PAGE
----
The prevalence of atrial fibrillation (AF) in the UK alone is estimated to be 1% of the population (approximately 610,000) and rises with age from 1.5% in people in their 60s to more than 10% in those over 90 years old. It is also more common in males than females. Because prevalence increases with age, it is expected to increase over time as the proportion of people aged 65 and over is projected to increase from 16% of the UK population in 2006 to 22% by 2030.1 AF is the most common supraventricular arrhythmia; it is predicted that catheter ablation (CA) as a management strategy will be one of the most commonly performed electrophysiological procedures in the next decade.
Over recent years data have accumulated suggesting that sinus rhythm (SR) is associated with increased survival.2 Whether this association of SR with improved survival is actually a causal relationship is yet to be proven. CA has proven to be an effective curative treatment particularly when used for paroxysmal AF.3
For UK healthcare professionals only
The risks of catheter ablation
The aim of CA, essentially, is to manipulate catheters around the left atrium and cauterise the sources of AF without causing unnecessary damage, a skill that is technically challenging. This requires aggressive anticoagulation, and can be a time-consuming procedure.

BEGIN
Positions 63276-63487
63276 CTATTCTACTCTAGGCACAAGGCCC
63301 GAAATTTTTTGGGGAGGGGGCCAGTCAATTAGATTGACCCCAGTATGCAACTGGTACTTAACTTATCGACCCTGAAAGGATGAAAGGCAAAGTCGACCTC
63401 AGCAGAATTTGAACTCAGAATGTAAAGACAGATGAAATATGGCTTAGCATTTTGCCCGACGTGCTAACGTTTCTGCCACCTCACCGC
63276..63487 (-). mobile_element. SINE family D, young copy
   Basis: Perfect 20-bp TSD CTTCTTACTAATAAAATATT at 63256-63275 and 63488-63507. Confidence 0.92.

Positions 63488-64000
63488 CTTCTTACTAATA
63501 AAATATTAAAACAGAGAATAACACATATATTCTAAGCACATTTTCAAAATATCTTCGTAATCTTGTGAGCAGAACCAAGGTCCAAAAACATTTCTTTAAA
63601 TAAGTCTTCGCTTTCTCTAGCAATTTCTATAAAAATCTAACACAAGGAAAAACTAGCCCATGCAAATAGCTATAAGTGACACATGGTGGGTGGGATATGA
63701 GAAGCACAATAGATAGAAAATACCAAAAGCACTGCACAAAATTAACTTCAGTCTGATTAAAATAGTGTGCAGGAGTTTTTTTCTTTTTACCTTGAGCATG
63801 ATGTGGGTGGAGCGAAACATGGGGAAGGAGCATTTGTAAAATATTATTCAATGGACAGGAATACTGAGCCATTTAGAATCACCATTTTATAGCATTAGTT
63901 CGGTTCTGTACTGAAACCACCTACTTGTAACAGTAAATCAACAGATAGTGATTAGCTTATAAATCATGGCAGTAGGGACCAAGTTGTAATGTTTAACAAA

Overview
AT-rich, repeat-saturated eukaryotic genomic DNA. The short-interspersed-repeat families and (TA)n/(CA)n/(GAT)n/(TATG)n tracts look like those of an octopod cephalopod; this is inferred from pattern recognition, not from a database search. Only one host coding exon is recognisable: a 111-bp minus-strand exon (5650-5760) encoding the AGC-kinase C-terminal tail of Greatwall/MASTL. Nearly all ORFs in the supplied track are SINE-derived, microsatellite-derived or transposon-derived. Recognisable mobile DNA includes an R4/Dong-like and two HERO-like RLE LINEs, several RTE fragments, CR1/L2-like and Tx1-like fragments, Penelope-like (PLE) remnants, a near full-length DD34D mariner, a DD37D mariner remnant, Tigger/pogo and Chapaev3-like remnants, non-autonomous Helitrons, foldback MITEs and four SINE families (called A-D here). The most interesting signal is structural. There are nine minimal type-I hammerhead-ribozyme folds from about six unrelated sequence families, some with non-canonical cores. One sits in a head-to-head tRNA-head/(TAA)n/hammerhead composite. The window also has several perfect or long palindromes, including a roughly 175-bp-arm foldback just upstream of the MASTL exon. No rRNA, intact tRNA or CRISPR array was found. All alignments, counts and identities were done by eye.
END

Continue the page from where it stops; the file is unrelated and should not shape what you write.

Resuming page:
Long-term arrhythmia control or cure rates are quoted in excess of 80%, with data from single large-volume centres reporting low complication rates. Whether experience and high volume are associated with a reduction in complication rates is not proven.
Cappato et al.4 recently reported an analysis of a retrospective case series looking at the incidence and cause of peri-procedural death occurring in patients undergoing CA of AF between 1995 and 2006. Out of 546 identified centres worldwide, 262 reported data on safety. A total of 32,569 patients underwent 45,115 procedures with 32 deaths reported (0.98 per 1,000 patients) – 13 of which were intra-operative deaths, another 12 patients died within a month of the index procedure and seven patients after excess of a month. Tamponade was the most common complication but was rarely associated with permanent disability or death.
The authors themselves list the limitations of the study:
- Volunteer-based retrospective analyses may underestimate true prevalence and under report complication rates.
- They omit details regarding the questionnaire structure.
- Relevant medical data surrounding the fatalities, e.g. identifiable precipitants or predictors related to basal clinical status, as well as the type and duration of AF ablated and its relation to morbidity and mortality in the study, are lacking.